The severe teacher shortage has prompted the federal government to consider radical reforms to get more people to take up the profession or stay longer.
Most important points:
- Federal government plans to give 40 percent pay rise to some senior teachers
- Under the plan, professionals who want to retrain as teachers can be paid to learn on the job
- The Australian Education Union said wage increases are needed across the board
Under a plan to be presented at an emergency meeting of federal, state and territory ministers of education next week, senior teachers could receive a pay rise, while professionals who want to retrain as teachers could be paid to learn on the job.
But a pay rise would not be for everyone. So-called “master teacher” or higher education positions would receive a 40 percent pay increase.
With more kids in school than ever before, but fewer people queuing up to become teachers, Federal Education Secretary Jason Clare said it was time for a stir.
“It’s serious and it’s getting worse,” he said.
“It’s not just because of the flu, not just because of COVID. It’s bigger than that.”
He said paid teaching internships are on the table for professionals from other sectors pursuing a two-year master’s degree in education.
“It’s a good idea to let people who are already in the workforce — mid-career professionals — make the transition to the classroom.”
“If you can get people with qualifications in the class, that’s a good thing.”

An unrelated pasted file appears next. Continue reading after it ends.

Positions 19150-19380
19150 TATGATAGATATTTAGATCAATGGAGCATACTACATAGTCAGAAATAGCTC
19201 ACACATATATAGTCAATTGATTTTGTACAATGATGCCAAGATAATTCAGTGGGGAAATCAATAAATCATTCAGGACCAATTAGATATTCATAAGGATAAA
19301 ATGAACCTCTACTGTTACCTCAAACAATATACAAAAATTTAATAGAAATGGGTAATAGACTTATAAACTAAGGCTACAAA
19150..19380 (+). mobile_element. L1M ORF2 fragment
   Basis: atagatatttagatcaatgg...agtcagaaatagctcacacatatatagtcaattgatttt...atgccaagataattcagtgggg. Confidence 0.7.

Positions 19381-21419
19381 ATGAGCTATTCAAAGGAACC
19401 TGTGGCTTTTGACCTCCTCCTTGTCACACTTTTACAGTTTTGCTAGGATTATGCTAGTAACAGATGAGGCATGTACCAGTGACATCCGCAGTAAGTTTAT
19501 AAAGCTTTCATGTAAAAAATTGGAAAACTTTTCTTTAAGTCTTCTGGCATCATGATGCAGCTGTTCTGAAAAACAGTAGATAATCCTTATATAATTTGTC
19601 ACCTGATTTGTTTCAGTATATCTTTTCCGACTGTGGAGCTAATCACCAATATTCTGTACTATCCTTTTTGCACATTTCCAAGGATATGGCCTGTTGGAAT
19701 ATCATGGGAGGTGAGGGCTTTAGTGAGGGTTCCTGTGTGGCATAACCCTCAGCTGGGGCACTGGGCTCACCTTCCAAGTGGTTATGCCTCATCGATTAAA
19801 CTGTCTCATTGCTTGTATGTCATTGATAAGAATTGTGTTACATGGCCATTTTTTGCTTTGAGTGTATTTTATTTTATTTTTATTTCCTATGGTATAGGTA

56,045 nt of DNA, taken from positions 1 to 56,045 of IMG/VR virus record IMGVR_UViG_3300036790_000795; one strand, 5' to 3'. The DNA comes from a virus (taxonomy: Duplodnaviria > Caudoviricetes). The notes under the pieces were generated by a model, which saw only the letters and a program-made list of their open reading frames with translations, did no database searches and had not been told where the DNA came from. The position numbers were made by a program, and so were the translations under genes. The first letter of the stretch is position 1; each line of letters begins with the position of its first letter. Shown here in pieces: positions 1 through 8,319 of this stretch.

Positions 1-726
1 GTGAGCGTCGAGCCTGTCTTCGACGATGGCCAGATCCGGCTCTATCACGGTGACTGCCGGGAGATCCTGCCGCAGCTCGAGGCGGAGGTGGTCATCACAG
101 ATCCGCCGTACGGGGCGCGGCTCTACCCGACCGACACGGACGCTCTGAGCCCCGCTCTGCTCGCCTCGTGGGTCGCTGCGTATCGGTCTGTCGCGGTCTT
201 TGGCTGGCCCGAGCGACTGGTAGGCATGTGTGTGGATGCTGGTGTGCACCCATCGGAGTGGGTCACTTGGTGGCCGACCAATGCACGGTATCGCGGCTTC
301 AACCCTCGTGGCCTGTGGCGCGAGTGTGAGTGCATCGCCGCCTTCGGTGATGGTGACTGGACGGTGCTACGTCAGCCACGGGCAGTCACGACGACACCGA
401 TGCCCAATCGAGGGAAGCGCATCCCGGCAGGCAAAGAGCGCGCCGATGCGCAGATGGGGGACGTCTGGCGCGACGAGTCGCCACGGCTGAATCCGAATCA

Wage increases ‘across the board’ needed, union says
Mr Clare admitted that higher pay would be a big shift but said it would be up for debate.
“One thing is for sure, we are not going to solve this problem by doing the same thing over and over,” he said.
“We need to look for new ideas that will help not only solve the teacher shortage, but also improve the performance of our children.”
As for paying for the changes, Mr Clare said the state and federal governments should “work together”.
Australian Education Union vice president Meredith Peace said the paid internship option could work.
She said that people with experience in other careers already benefited the students in the classroom.
But she wasn’t convinced by the idea of master teachers with big pay rises, because a pay rise would be fairer for all teachers.
“I don’t think it’s a solution to pick a small group of people and give them a significant pay increase,” she said.
“This is a much more complex issue than that. We need good career structures that reward high-performing teachers who want to stay in the classroom.
“We need to ensure decent salaries across the board.”